Affordable Ohio Health Insurance Plans

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Affordable Ohio Health Insurance – Individual And Medicare Plans

Compare the lowest rates for your Ohio Health Insurance plans. Whether you are an individual, family, self employed, Senior, student, or uninsured, our expert guidance and experience allows you to view and learn about the most affordable on or off-Marketplace health insurance in Ohio. Easily review all private and ACA plans in your area, and customize the copays, deductibles, and rate that fits your budget. 2023 short-term gap coverage, long-term options, Exchange, and 65+ Medicare products can also be viewed.

We also help you understand and calculate your free federal subsidy that can reduce your premium. Both subsidized Obamacare and non-ACA plans are available. Enrolling in a new plan takes only 15-20 minutes. By comparing coinsurance, drug benefits, primary-care-physician, and specialist office visit copays, and maximum out-of-pocket expenses, inexpensive and reasonably-priced plans can be reviewed. You can choose comprehensive coverage or the cheapest available high-deductible (HSA) major medical plans. Low-deductible and low-copay options are also offered.

Our free 2023 guides help you find the best policy for subsidized and non-Obamacare plans. Policies are offered with comprehensive office visit and prescription drug benefits, along with low-cost major medical catastrophic benefits. Shop Anthem Blue Cross, Medical Mutual, UnitedHealthcare, CareSource, Humana, Cigna, Ambetter, Molina, SummaCare, Oscar, Paramount, and other carriers. Obtain coverage during Open Enrollment or with a qualifying life event that allows you to easily enroll online. Platinum, Gold, Silver, Bronze, and Catastrophic Tiers offer a variety of options from several carriers. Many plans offer immediate $0 premiums.

Regardless if you reside in Columbus, Cleveland, Cincinnati, or any other Buckeye State city, many plans are offered that reduce your out-of-pocket expenses. Qualified under-65 plans provided unlimited benefits with no annual or lifetime caps on covered items. Inpatient and outpatient coverage is immediately covered when a policy begins. Physical therapy, mental illness, and maternity benefits are included with no waiting period or special deductible. Maternity and newborn coverage is included on all plans without adding a rider or waiting period.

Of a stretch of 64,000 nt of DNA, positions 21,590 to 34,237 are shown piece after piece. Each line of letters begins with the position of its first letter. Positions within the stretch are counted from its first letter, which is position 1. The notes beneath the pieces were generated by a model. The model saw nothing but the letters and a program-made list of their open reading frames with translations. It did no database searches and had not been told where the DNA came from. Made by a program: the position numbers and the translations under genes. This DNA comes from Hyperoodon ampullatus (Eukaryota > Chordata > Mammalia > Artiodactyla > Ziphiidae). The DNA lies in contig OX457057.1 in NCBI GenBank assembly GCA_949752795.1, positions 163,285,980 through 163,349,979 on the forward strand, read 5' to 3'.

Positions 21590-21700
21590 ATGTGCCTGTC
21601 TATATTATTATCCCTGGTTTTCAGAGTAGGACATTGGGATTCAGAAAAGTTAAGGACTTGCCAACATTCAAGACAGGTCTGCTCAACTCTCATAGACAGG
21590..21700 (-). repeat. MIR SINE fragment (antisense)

Senior Medicare Plans In Ohio

You can also view Senior Medigap plans. Choose among Medicare Advantage (MA), Supplement, and Part D prescription drug coverage offered by multiple companies. If you have reached age 65, you are probably eligible for benefits. Original Medicare (Parts A and B) does not provide complete coverage for all expenses, including hospital stays, skilled nursing, and doctor bills. Unlike private plans, Medicare is managed by the federal government, and the provider network covers the majority of physicians, specialists, medical facilities, and hospitals. Consumers are not required to purchase Medigap coverage.

Twelve standardized plans are offered (A through L) with requirements and limitations fully explained. A high-deductible Plan F option provides 100% coverage after the deductible has been met. For new enrollees, a high-deductible Plan G is offered, which provides a single deductible with 100% coverage after the deductible has been met. The plan deductible is $2,700, and benefits are the same as regular Plan G once the deductible is met. Several Plan G benefits include Part B excess charges, Part B co-payment or coinsurance, Part A hospital costs and coinsurance, and skilled nursing care facility coinsurance. The maximum out-of-pocket threshold (TrOOP) is $7,4000 for 2023 (including Donut Hole). The coverage gap begins when your expenses reach $4,660.